“Without pre-judging what [the expert] will say,” said Simon Batt, “the writing may be on the wall, if I may put it that way”.
Given that time is tight (due to the sentencing and likely custodial sentence on 29th July 2022), contingency plans were put in place, in the event that the expert assessment continues to find that K has capacity for sexual relations.
Discussions have already taken place about booking a hotel for K and W “without prejudice to any decision, just so we’re not stymied, and we’ve had discussions about what the hotel needs to be told”.
The solicitor for the local authority (Simon Batt) said they would be content, given the circumstances, to fund the cost of a hotel room for the carers, and the cost of the carers themselves: “we’d require the carers to be awake throughout the night in case their assistance is required”.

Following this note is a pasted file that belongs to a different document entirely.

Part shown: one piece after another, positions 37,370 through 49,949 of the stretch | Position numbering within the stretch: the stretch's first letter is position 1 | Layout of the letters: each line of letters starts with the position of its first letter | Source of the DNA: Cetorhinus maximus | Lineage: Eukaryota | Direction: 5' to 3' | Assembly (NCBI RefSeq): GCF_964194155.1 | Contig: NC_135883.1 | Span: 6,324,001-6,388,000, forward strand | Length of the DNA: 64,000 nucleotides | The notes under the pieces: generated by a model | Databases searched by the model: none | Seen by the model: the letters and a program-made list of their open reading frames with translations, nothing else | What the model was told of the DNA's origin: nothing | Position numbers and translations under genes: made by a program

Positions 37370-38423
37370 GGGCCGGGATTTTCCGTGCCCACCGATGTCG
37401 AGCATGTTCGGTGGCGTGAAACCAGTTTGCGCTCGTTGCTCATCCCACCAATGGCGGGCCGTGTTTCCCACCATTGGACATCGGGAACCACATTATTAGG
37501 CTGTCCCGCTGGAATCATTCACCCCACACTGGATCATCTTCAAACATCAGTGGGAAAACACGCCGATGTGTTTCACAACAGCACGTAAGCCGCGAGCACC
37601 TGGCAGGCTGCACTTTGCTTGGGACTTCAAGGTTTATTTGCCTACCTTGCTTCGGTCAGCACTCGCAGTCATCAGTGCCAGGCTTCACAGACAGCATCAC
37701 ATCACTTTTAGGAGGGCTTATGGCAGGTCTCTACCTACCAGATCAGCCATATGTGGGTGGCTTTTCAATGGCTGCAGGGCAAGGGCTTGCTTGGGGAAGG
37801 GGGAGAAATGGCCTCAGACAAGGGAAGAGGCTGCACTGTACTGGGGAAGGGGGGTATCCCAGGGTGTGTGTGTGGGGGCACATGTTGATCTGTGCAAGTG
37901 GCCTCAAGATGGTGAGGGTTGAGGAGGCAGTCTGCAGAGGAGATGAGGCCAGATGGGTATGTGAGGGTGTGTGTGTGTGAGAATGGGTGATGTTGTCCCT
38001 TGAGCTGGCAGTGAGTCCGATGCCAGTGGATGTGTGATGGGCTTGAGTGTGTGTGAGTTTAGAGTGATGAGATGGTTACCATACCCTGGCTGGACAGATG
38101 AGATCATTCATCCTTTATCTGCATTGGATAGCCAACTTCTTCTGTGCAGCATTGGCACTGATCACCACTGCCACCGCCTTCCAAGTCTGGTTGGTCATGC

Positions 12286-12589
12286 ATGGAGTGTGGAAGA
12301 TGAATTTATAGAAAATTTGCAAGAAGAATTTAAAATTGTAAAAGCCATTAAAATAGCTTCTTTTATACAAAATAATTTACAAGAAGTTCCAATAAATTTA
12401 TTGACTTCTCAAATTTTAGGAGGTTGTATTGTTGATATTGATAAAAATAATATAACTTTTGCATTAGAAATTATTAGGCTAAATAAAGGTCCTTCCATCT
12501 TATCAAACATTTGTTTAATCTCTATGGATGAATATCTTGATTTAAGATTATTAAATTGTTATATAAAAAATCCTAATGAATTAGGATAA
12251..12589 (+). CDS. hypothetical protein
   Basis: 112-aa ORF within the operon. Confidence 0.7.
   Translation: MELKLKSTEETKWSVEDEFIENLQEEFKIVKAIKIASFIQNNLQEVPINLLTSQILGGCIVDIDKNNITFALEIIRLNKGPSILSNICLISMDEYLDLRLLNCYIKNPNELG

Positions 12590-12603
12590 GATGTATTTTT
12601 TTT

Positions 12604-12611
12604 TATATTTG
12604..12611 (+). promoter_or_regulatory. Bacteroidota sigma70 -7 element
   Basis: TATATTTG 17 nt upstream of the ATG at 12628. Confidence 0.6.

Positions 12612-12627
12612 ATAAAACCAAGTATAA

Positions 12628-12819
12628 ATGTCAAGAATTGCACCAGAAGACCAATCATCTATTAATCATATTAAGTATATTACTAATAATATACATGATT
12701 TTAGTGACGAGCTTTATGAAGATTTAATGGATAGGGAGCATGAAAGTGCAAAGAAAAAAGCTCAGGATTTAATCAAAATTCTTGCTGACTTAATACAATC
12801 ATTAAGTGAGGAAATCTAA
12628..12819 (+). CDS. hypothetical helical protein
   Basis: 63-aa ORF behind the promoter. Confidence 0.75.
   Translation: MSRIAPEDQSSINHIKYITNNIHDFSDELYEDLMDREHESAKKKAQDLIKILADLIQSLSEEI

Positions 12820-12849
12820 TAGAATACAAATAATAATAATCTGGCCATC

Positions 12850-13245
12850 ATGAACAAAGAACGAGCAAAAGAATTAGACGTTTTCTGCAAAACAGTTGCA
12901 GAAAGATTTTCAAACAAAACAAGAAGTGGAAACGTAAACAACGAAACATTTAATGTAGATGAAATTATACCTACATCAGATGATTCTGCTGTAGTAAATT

There was a question about whether W should be a party to this case. I think it was agreed that he would be notified of the application and invited to join as a party.
The judge also made clear his willingness to speak with K prior to the hearing. “It’s very clear she wishes to discuss matters directly with you, and to ensure that her views and her reasoning behind those views are clear to the court,” said Simon Batt
The decision before the court
Joseph O’Brien summed up the dilemma before the court:
“Many people would ask objectively why would anyone allow a woman in the circumstances of this case to have contact with the man who has inflicted this harm on her, four days before he’s sentenced for inflicting that harm. There’s no doubt the risk is real. But My Lord, you are dealing with someone facing the end of her life, and she is very clear about what she wants.” (Joseph O’Brien)